Vanderbilt Journal of Entertainment & Technology Law

First Page



In the fall of 2003, suing direct infringers may have been the only recourse left to the recording industry. The industry faced a long-term trend of a decrease in sales, due largely to file-sharing. The decline in album sales following the inception of Napster, from 1999 through 2002, had been the most dramatic in the past 30 years. CD sales were down from $13.2 billion in 2000 to $11.2 billion in 2003. The industry's victory in Napster was fleeting, as publicity over the issue increased awareness of peer-to-peer (P2P) technology and users flocked to decentralized networks like Grokster and KaZaa, making it more difficult to track P2P use. And in April 2003, the RIAA lost its case of contributory and vicarious infringement against Groskter in a California district court. In a desperate move to address the P2P epidemic, the recording industry filed a first round of lawsuits against its own fans in September 2003.

In December 2003, the District of Columbia Court of Appeals' decision in Verizon complicated the litigation process by prohibiting the RIAA from using the Digital Millennium Copyright Act's (DMCA) subpoena provision to compel Internet service providers ("ISPs") to disclose alleged infringers' identities. Without the benefit of the DMCA's subpoena provision, the RIAA must file "John Doe" suits using alleged offenders' numerical IP addresses. Moreover, Doe defendants have made motions to quash subpoenas, raising First Amendment, privacy, personal jurisdiction and improper joinder claims." Finally, in the most recent setback for the RIAA's litigation strategy, the Ninth Circuit Court of Appeals' affirmed the district court's decision in Grokster that P2P networks Grokster and Streamcast are not contributorily or vicariously liable for users' direct infringement."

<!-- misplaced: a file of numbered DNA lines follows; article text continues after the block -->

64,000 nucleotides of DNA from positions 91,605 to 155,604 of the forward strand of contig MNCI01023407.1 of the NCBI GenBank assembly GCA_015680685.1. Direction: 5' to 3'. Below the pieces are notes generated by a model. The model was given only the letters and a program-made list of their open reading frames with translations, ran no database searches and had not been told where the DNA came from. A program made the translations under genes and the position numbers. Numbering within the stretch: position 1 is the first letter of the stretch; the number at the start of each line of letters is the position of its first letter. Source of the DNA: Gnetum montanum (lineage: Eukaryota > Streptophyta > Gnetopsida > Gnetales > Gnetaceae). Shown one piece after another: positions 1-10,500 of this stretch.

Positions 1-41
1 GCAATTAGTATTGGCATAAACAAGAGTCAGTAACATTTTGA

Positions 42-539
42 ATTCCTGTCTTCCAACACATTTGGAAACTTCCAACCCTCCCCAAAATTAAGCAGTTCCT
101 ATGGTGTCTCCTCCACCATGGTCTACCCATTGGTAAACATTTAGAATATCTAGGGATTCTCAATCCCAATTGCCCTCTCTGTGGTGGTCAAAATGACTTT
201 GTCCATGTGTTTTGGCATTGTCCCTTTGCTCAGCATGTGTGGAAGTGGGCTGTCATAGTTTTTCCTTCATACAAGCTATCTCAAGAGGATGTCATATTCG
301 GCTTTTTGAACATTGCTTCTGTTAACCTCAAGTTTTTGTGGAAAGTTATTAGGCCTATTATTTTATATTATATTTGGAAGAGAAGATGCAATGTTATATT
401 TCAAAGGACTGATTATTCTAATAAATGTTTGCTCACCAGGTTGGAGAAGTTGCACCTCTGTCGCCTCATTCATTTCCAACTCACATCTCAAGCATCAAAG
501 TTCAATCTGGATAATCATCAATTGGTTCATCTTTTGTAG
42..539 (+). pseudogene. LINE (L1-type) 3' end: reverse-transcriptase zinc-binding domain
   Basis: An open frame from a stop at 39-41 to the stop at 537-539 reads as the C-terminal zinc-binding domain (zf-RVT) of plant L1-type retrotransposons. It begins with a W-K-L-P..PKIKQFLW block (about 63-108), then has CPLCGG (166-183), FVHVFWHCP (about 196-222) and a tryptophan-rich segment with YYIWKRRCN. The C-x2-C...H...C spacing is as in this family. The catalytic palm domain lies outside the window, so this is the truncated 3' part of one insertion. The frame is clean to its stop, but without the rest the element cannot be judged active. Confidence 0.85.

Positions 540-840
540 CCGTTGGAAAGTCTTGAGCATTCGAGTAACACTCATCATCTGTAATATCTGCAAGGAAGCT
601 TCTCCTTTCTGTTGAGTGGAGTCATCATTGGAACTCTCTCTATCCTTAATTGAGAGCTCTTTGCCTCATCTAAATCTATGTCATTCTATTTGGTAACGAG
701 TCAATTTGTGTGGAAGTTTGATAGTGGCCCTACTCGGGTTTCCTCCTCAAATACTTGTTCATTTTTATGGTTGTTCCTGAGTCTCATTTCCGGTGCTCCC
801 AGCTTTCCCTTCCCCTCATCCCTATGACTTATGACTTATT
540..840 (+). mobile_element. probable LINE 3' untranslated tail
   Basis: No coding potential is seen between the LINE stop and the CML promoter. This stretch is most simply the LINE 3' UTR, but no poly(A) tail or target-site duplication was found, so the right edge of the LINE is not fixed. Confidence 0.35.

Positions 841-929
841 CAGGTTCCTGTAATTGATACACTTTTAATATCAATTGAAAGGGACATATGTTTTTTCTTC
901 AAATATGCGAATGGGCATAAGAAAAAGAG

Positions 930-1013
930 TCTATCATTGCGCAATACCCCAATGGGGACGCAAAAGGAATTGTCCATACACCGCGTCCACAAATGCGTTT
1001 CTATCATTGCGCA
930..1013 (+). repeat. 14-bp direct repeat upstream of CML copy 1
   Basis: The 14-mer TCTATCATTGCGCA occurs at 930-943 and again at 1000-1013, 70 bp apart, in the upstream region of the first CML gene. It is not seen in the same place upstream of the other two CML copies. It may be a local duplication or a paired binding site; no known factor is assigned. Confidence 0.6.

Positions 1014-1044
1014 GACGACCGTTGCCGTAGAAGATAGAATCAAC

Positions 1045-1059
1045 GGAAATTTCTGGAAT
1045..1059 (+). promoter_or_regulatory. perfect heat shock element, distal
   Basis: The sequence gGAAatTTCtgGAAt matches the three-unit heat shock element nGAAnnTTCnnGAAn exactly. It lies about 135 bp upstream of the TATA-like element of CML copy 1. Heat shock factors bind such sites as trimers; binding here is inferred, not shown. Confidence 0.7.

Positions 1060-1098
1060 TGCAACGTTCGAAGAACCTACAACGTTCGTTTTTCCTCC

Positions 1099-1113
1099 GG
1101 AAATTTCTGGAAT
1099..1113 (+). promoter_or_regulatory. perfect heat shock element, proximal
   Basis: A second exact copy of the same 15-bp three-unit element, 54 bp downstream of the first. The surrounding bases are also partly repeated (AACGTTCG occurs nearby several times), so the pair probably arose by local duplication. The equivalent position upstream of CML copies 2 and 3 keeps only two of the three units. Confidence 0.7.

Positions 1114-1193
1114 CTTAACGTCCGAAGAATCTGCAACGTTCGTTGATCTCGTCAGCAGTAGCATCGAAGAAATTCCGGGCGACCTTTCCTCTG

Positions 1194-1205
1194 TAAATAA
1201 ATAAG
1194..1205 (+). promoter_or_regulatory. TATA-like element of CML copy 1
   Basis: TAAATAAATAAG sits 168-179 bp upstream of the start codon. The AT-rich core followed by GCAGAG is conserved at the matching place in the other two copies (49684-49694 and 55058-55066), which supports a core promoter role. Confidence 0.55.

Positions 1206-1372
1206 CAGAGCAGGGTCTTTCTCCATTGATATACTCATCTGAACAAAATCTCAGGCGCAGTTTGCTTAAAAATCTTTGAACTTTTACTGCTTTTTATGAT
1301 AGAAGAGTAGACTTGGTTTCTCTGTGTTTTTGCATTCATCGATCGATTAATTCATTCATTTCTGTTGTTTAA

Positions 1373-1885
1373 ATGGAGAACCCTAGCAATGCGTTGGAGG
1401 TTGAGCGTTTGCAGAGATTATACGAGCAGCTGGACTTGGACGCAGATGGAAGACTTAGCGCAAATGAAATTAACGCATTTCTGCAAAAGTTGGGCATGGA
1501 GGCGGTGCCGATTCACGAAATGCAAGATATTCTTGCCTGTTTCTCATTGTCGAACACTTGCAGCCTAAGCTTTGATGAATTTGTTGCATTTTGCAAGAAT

Despite the above obstacles, the RIAA has proceeded, seemingly unfazed, in its litigation strategy. Its latest round of suits, in December 2004, targeted 754 more "Does." This Article analyzes the effectiveness of the industry's litigation strategy against direct infringers. Part I discusses the costs and benefits of the lawsuits, concluding that the benefits outweigh the costs. Part II offers suggestions for additional ways the recording industry can increase the efficiency of its enforcement efforts.